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A Brief History of the Founding of Perth
and Neighbouring Townships

(This history is drawn in part from "A Pioneer History of the County of Lanark", by Jean S. McGill, and ‘Pioneer Sketches in the District of Bathurst’, by Andrew Haydon.)

This is the story of the founding of the Town of Perth and neighbouring townships, in 1816, and of the hardships faced by the early founders who volunteered to pioneer an unsettled wilderness in British North America, in an era just recovering from a major war.

Early authors describe in detail the British policies and economic conditions that brought about this huge migration to Canada. The movement resulted from two problems. The first was a post-war depression in Britain: ‘The industrial revolution of the century previous had continued to displace tradesmen and craftsmen throughout the British Isles (note: hence some of the emigrants had been weavers in Scotland). Now, with the end of the War of 1812-14, Great Britain was overrun with discharged soldiers also seeking employment. Something had to be done quickly, and emigration to North America seemed a solution

The second problem was a perceived need to establish more, loyal residents in the colony, inland from the St. Lawrence ‘front’, as a second line of defence against any future threat from the United States.

As a result, in early 1815, the decision was made to encourage the settlement of the backwoods behind the St. Lawrence Valley – resulting in publication of the ‘Bathurst Proclamation’ in Edinburgh, of February 22, 1815. The government offered 100 acres of land to each immigrating family (and to male children over twenty-one years), with six to eight months of rations, some equipment (see later) and other aid as required. Provision was also made for the services of ministers and teachers.

The initial target was to bring 2,000 adult immigrants (plus children) from Scotland. However, the requirement of a cash deposit (to prevent freeloaders looking for passage to the United States) made the offer difficult to take up for many people. (The fee was originally £16 for males over 16 years and two guineas for wives – children were free. Later, the head of family fee was reduced to £10, following departure problems with tardy boats – and provisions.)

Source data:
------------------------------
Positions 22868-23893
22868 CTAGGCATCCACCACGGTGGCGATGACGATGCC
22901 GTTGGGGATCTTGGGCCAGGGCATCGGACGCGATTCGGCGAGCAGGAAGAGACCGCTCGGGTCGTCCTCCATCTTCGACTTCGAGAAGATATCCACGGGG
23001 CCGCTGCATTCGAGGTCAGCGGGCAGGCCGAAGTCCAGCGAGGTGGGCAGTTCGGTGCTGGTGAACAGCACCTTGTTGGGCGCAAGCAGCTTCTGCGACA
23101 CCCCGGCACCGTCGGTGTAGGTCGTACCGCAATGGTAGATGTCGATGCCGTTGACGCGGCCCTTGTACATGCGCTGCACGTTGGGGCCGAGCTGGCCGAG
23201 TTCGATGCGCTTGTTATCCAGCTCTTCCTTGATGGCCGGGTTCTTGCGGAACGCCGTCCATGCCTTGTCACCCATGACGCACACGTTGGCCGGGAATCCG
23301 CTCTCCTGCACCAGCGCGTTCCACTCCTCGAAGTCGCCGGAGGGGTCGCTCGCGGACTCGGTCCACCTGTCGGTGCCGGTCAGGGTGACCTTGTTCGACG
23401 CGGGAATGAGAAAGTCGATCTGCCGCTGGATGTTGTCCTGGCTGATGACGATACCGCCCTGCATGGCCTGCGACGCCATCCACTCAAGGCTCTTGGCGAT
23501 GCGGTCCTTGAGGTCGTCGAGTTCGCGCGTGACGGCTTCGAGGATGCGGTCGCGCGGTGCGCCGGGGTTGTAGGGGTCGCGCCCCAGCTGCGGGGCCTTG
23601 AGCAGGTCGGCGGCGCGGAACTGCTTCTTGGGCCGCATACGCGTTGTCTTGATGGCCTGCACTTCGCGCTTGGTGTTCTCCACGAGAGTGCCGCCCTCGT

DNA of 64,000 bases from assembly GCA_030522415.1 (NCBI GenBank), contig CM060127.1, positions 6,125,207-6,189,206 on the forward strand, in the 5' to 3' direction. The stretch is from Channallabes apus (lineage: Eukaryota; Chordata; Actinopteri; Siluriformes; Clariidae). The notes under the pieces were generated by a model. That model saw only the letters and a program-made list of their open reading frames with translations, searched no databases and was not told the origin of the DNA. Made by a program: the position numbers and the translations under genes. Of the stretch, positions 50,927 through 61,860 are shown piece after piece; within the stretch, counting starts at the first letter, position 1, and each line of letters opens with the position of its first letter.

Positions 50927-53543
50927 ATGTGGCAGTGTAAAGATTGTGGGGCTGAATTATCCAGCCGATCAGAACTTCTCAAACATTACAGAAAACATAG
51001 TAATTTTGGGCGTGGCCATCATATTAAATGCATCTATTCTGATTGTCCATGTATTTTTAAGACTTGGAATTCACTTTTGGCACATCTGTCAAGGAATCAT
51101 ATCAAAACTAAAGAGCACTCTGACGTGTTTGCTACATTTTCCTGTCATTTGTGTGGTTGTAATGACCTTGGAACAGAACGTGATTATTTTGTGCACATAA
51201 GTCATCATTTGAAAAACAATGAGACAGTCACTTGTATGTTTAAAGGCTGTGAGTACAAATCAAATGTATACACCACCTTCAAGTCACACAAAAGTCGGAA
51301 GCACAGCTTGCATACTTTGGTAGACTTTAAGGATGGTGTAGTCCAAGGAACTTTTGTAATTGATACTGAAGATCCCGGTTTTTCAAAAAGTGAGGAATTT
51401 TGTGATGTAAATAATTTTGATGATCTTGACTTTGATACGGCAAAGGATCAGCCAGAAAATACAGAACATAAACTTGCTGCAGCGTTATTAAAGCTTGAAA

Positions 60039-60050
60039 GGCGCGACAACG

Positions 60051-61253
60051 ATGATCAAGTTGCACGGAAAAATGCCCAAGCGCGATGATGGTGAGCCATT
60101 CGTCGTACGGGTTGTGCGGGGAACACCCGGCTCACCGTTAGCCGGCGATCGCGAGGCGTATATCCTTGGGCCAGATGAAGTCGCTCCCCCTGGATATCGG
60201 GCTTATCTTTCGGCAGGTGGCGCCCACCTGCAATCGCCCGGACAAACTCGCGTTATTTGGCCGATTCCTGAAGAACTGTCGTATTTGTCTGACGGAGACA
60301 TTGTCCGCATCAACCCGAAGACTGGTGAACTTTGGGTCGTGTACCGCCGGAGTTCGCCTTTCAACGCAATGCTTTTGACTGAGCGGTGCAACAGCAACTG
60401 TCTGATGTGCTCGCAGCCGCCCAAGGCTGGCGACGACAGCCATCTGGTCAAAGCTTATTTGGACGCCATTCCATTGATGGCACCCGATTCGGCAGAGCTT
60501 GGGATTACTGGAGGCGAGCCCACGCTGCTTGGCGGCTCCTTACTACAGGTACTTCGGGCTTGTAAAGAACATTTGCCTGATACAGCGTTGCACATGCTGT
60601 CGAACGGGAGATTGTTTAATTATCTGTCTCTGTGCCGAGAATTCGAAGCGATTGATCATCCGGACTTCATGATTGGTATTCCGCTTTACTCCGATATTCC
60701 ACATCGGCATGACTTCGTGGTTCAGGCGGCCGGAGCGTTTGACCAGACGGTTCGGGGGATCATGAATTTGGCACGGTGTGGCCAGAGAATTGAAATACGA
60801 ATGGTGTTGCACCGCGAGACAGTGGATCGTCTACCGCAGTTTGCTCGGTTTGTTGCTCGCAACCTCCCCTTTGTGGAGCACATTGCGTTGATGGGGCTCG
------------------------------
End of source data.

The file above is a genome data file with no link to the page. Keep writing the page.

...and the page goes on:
By May 24th, only 474 had signed up - including 108 men, 90 women, and 276 children, but 690 finally sailed, according to ship list records. More than 120 remained behind in Scotland, possibly disheartened by the problems in organisation. A press gang also seized seven of the men – the battle of Waterloo not being far off.

From the start, there were problems with the transportation. The ships, due to depart in April from Greenock on the west coast, turned up two months late, in mid-June. Emigrants waiting at the designated Glasgow assembly point soon ran out of scant savings for food and lodging, and government assistance was slow in arriving.

Finally, with a scheduled embarkation from Glasgow of June 24, the families were transported downstream, on a schooner towed by a steamboat, to the four ships waiting at Greenock – the Atlas, Dorothy, Baltic Merchant and Eliza. Unfortunately, all four had been troop ships in the recent war, and whole families found themselves living in the same conditions as the not-too-well treated 1812 soldiers. While provisions were apparently acceptable, weather and cramped quarters made the trip difficult. A number of children died around that time from whooping cough.